Bleeding Occurs in the Second or Third Trimester
Compared to the first trimester, bleeding during the second and third trimesters often leads to more serious problems, especially if abnormal bleeding is experienced. This may indicate something is wrong with the mother or the baby.
You should consult your obstetrician and gynaecologist immediately if you experience bleeding in the second or third trimester.
There are several possible reasons why bleeding occurs:
Placenta previa can occur when the placenta is in the lower part of the uterus and covers almost the entire surface of the birth canal. The frequency of this disorder is only about 1 in 200 cases.
Bleeding with placenta previa is painless. You should immediately get yourself examined if you experience the condition.
The condition of vasa previa is extremely rare. This occurs when the baby’s blood vessels develop in the umbilical cord or placenta, then pass through the opening to the birth canal.
Vasa previa disorder is very dangerous for both the mother and the baby, as the blood vessels can tear at any time and put the baby at risk of heavy bleeding and loss of oxygen.
Placental abruption is a pregnancy complication, in which the placenta detaches from the inner wall of the uterus before birth. This complication occurs in about 1% of pregnant women.
Placental abruption can danger both the mother and baby.
The following are signs of placental abruption:
- Uterine tenderness or rigidity
- Abdominal pain
- Back pain
- Vaginal bleeding
If you experience vaginal bleeding or any signs or symptoms of labor before 37 weeks of pregnancy, do not wait to call your obstetrician and gynaecologist as you may be having preterm labor.
Vaginal bleeding late in pregancy may indicate that your body is getting ready to give birth.
A few days or a few weeks before labor begins, amniotic fluid that surrounds the surface of the uterus will come out of your vagina.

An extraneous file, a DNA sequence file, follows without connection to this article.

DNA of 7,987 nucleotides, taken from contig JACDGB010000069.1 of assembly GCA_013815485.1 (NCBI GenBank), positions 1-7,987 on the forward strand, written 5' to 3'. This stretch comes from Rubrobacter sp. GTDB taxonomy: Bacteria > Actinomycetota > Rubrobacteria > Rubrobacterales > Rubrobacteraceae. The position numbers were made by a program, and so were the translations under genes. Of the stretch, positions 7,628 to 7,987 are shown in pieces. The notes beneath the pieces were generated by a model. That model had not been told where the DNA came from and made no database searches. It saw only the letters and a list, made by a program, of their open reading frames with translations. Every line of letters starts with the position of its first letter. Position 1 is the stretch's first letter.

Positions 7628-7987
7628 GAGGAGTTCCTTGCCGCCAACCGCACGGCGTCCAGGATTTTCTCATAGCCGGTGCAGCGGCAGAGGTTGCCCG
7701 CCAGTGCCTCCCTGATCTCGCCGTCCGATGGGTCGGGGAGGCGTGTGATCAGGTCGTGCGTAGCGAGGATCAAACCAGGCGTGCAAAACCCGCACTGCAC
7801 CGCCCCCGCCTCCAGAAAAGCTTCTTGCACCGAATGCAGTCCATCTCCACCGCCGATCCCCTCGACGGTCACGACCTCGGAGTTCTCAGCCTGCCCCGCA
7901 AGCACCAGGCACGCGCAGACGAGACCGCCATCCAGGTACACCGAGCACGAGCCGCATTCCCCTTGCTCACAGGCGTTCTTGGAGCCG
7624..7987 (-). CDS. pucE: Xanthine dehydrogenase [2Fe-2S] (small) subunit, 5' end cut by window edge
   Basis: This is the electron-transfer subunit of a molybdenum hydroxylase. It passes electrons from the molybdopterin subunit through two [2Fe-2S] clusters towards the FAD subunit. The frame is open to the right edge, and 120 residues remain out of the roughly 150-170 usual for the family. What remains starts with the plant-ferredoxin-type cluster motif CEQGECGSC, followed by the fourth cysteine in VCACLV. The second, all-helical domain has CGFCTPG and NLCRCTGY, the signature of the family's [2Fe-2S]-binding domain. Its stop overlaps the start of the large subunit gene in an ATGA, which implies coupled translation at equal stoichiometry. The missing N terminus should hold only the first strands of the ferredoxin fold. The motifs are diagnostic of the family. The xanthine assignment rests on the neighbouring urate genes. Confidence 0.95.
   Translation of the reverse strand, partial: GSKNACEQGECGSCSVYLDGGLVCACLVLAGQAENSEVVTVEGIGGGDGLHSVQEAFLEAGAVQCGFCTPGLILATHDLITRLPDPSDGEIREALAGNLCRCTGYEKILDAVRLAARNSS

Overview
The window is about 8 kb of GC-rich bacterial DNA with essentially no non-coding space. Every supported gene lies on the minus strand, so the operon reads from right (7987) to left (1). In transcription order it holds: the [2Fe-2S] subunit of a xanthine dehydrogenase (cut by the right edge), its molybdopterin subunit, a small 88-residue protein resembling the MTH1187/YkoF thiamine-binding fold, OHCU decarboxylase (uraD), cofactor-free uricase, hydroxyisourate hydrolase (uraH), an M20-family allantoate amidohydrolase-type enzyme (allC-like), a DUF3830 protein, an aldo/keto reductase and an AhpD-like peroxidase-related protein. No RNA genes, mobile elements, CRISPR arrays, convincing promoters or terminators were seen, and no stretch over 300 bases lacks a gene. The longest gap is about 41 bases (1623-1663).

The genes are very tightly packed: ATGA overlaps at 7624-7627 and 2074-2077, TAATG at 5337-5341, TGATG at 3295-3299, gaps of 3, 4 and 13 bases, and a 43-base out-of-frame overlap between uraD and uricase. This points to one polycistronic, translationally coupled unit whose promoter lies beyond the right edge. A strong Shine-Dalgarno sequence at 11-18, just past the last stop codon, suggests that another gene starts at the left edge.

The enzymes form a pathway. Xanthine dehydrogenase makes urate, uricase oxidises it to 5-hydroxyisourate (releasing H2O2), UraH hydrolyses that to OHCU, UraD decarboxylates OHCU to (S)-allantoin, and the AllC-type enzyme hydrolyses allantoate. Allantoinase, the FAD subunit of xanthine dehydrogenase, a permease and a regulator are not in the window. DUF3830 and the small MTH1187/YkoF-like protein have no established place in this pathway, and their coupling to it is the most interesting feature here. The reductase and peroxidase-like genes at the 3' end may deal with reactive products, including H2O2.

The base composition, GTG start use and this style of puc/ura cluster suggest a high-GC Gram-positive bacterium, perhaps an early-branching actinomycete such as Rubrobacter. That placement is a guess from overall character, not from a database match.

Treatment by Obstetrician & Gynaecologist (OBGYN)
To identify the cause of bleeding during pregnancy, you should undergo a pelvic exam or blood test to check the hormone levels in your body.
Your obstetrician will ask you about the symptoms experienced, such as cramps, pain, and dizziness.
If you only experience mild symptoms and your baby is doing fine, you would most likely be asked to undergo outpatient procedures.
However, in some severe cases, you may be admitted in order for the doctor to conduct additional tests. Inpatient care will make it easier for the medical personnel to act quickly in case further treatment is required.
Things to Do When Bleeding Occurs During Pregnancy
If you experience bleeding during pregnancy, here is what you can do:
1. Wear Menstrual Pads
Wear a menstrual pad to observe and track how much you are bleeding and note the color of the blood – it can be bright red or dark brown. Try not to wear tampons or engage in sexual intercourse as long as you are still bleeding.
2. Check Yourself into The Hospital
If you experience heavy vaginal bleeding and abdominal pain, you should head to a hospital emergency room for immediate treatment, as this may be a sign of a miscarriage or other serious problems.
3. Get an Ultrasound
Your doctor may recommend an ultrasound to identify the actual cause of the vaginal bleeding. An ultrasound will make it easier for your doctor to observe the condition of your uterus.